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Biden hosts leaders of Finland and Sweden, eager to fast-track NATO accession

Eli Stokols and Tracy Wilkinson, Los Angeles Times on

Published in News & Features

WASHINGTON — President Joe Biden, standing alongside the prime minister of Sweden and president of Finland at the White House on Thursday, declared that the two nations have the “full, total complete backing of the United States of America” in their push to join NATO.

Calling the two countries “close, highly capable partners,” Biden heralded the possible expansion of transatlantic alliance as an affirmation of shared democratic values and the continued strength of the security pact that under its charter considers any attack on a member nation as an attack on all.

“Sweden and Finland have strong democratic institutions, strong militaries and strong and transparent economies, and a strong moral sense of what is right,” Biden said. “They meet every NATO requirement and then some. And having new NATO members in the High North will enhance the security of our alliance, and deepen our security cooperation across the board.”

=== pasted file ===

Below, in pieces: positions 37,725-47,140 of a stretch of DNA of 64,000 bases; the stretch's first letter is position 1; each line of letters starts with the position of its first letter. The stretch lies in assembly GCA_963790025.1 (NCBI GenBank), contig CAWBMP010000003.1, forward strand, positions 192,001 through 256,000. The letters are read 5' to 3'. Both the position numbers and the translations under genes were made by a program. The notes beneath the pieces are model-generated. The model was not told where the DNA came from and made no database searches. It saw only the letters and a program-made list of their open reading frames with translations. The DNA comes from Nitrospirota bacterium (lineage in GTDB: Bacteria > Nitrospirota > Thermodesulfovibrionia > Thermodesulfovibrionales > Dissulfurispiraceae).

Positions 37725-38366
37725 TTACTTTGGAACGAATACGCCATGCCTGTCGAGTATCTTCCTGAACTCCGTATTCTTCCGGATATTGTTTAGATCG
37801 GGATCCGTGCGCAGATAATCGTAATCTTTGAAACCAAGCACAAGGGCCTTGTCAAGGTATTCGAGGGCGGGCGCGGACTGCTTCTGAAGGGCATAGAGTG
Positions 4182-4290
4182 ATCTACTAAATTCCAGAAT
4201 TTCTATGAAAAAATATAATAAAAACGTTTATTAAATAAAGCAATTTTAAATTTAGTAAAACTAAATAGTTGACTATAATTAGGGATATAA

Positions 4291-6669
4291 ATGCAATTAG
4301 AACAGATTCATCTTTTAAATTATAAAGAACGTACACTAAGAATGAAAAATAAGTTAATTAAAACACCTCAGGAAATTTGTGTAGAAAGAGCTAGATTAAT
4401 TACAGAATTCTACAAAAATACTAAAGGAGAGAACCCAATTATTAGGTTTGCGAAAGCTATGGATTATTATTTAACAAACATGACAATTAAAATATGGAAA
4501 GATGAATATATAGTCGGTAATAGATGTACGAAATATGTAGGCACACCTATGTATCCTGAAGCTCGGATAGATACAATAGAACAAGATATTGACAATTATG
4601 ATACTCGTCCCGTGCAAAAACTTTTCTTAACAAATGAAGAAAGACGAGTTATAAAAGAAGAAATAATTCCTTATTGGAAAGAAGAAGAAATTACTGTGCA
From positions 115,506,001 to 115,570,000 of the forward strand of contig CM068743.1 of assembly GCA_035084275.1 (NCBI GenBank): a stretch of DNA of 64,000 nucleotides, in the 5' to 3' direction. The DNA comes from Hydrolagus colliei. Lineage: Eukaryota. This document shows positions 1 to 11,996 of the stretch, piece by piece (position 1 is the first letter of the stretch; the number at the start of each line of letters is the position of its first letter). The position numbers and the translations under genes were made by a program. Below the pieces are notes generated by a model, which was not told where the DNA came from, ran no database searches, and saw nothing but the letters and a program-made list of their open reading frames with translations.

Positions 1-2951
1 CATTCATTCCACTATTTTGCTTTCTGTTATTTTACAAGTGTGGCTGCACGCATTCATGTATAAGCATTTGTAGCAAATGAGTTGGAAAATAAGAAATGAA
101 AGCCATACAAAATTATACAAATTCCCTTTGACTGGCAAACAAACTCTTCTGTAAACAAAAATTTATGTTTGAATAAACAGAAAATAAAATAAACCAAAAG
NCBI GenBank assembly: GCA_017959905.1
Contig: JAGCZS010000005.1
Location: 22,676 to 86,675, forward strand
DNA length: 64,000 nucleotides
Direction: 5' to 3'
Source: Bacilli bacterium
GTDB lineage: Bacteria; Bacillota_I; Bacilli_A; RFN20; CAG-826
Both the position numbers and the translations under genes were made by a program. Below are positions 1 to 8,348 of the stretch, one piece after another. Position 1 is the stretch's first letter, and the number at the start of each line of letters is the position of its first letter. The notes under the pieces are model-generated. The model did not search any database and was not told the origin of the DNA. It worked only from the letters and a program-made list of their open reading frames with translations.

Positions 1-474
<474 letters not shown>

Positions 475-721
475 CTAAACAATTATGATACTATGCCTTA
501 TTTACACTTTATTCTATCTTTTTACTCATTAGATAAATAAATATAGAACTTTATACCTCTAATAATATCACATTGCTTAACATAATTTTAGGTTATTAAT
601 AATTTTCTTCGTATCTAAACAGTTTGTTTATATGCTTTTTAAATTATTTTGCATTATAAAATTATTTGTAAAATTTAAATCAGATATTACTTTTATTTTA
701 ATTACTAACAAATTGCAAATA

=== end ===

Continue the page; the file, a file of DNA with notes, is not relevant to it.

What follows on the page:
Biden said he was sending Congress reports on the potential changes to the treaty, which lawmakers must approve, urging them to move quickly.

“The bottom line is simple, quite straightforward: Finland and Sweden make NATO stronger,” Biden said. “And a strong united NATO is the foundation of America‘s security.”

The meeting came just a day after the longtime neutral countries formally applied for membership in the North Atlantic Treaty Organization, the defense pact founded after World War II, though one existing member is seeking to slow things down.


Turkey on Wednesday prevented NATO from initiating the organization’s review process to admit Finland and Sweden. Biden and his aides brushed off the move, expressing confidence that Turkish President Recep Tayyip Erdogan’s objections can be resolved.

Turkish officials have criticized both Nordic countries for placing export bans on some military goods to Turkey and supporting “terrorist organizations,” including the militant Kurdistan Workers’ Party, known as the PKK. Turkey has been battling the PKK, which the U.S. considers a terrorist group, since the 1980s.

Finnish President Sauli Niinistö, who spoke after Biden, addressed Turkey’s concerns and said that discussions with Ankara are ongoing.

“We will commit to Turkey‘s security, just as Turkey will commit to our security. We take terrorism seriously,” he said. “We are open to discussing all the concerns Turkey may have concerning our membership in an open and productive manner.”


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